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Horace Levy | Getting special-ops zones to work

Published:Monday | July 24, 2017 | 12:00 AMHorace Levy

Clear, hold, build. This is the declared path of the Zones of Special Operations (ZOSO) strategists. According to the Submission to the joint select committee of Parliament by the Office of the National Security Adviser, it's what was done in 2003 in Denham Town, Hannah Town and Payne Land, except that the Government people never did the 'build' part after the army's very effective 'clear and hold'.

But was the army's 'clear and hold' actually effective? Where did the cleared-out bad guys go? To prison? Or to another part of the island? Are there data to substantiate the claim? If so, they should be made public to convince the rest of us that the process really worked. That it was just the build part, the follow-through, which never happened. Simply displacing criminals, if that was what actually took place, is no solution.

Consider Tivoli Gardens in and after the 2010 'incursion'. The claim is made that there was just no follow-through, no build. While truly no follow-through occurred, in fact, no proper clear occurred either. There were detentions of a few prominent persons, but few charges and no convictions. The same personalities are still there. So no hold either - that is evident from the shooting and the deaths that still go on.

The NSA submission also claims (Section 3) that it was its strategy in west Kingston that became the model adopted in 2008 by Brazil in its handling of some favelas in Rio de Janeiro. The Brazilian approach was touted for the first few years as the 'Final Solution' to ghetto criminality. Just as Brazil trained up for the new method, another set of military police, 9,500 at last count (because the regulars were too corrupt), so here it is the army that is leading the charge. The army is distinctly more than co-pilot. And it has been busy getting trained for its new role.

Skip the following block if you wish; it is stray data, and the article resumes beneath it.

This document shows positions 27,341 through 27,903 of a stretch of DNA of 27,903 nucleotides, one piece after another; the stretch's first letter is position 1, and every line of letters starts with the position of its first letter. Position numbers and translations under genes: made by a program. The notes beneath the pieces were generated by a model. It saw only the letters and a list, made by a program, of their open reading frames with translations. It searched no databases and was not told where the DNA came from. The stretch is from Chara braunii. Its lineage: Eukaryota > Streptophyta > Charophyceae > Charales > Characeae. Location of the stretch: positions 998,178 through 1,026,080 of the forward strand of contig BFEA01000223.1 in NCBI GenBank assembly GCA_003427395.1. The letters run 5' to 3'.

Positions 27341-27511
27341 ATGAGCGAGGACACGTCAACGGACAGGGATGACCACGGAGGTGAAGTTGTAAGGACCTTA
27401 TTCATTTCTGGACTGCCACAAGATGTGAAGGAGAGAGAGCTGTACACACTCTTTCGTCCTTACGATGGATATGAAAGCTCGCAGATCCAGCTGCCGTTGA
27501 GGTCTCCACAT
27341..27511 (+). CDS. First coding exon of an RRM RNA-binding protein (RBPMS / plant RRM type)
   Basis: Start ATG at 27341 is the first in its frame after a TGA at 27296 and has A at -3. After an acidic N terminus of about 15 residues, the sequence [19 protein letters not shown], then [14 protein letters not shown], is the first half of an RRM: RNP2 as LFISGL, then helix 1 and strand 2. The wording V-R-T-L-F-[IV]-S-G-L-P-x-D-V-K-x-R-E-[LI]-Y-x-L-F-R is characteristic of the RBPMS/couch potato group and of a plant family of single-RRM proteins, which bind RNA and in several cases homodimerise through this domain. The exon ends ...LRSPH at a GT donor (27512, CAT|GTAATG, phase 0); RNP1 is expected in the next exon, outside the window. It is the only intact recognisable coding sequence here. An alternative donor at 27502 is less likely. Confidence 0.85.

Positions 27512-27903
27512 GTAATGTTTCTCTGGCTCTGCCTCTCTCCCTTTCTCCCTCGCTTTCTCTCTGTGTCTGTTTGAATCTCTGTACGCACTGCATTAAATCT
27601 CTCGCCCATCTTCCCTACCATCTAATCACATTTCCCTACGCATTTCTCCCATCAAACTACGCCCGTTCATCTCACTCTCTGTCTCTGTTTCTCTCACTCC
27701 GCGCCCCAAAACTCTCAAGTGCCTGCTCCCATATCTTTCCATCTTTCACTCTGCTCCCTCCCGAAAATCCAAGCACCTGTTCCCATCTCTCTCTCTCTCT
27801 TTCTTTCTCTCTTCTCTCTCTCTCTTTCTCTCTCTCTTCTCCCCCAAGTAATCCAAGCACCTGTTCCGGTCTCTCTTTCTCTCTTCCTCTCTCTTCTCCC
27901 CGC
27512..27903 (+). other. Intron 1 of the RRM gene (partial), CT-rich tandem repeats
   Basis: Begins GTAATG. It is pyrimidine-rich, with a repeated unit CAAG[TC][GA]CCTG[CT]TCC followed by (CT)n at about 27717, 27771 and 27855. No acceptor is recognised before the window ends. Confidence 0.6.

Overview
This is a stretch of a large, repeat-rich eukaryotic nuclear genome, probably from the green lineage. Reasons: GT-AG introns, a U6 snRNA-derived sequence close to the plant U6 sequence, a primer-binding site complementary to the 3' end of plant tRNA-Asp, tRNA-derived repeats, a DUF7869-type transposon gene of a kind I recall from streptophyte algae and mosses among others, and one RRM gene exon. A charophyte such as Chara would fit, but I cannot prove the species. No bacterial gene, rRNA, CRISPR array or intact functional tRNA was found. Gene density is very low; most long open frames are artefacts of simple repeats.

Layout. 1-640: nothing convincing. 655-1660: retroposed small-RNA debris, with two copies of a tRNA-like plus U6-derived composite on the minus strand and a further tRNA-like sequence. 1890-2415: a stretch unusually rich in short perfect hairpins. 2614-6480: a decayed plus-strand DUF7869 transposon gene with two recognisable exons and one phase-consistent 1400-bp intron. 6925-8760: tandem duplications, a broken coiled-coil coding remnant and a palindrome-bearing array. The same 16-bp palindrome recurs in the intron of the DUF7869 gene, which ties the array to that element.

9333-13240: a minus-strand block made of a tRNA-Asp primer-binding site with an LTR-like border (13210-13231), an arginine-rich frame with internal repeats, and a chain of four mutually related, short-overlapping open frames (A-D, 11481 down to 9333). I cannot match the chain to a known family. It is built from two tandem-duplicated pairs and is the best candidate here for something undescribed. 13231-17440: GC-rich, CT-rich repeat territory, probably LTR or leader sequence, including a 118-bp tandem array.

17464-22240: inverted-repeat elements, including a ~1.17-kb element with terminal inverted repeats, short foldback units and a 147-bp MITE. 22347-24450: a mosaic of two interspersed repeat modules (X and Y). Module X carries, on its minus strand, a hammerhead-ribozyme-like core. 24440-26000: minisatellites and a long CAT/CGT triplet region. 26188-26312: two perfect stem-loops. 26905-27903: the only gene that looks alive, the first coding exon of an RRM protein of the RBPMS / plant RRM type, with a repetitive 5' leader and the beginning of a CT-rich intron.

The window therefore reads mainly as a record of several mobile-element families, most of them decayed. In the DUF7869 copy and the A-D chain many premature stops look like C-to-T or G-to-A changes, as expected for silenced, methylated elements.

Murder rate climbing


The trouble with the model in Rio is that the murder rate, which had initially dropped, has been climbing back over the past three and a half years. Killings by police are sharply up, as also killings of police. Also, the social input that was to accompany the law enforcement never happened. Will it happen here? How will the $2 billion added to the budget of the Ministry of National Security (MNS) be spent? Previous and current usage is not reassuring.

Funding to the Peace Management Initiative, which comes through the Citizen Security and Justice Programme (CSJP), which also falls under the MNS, to begin with is too small. Additionally, CSJP has delayed it almost four months, since April, seriously stalling PMI's Violence Interruption Programme.

But there is a deeper problem with the ZOSO strategy here. While infrastructure and education, foci of the NSA submission, are necessary, its analysis is weak in one crucial respect. No sign emerges that the nature of the 'highly at-risk state' of the jobless thousands of youth and of their community life is really understood. Without that UNDERSTANDING and how to handle what it reveals, such as PMI (East) has demonstrated, the ZOSO project is headed for yet another round of failure.

Another failure would be disastrous. Violence would become even uglier, its cancerous tumour spreading poison throughout the entire body. Violence must be recognised as an independent, self-propelling 'agent' now. It must be decisively checked and cauterised.

- Horace Levy is a senior member of the PMI. Email feedback to and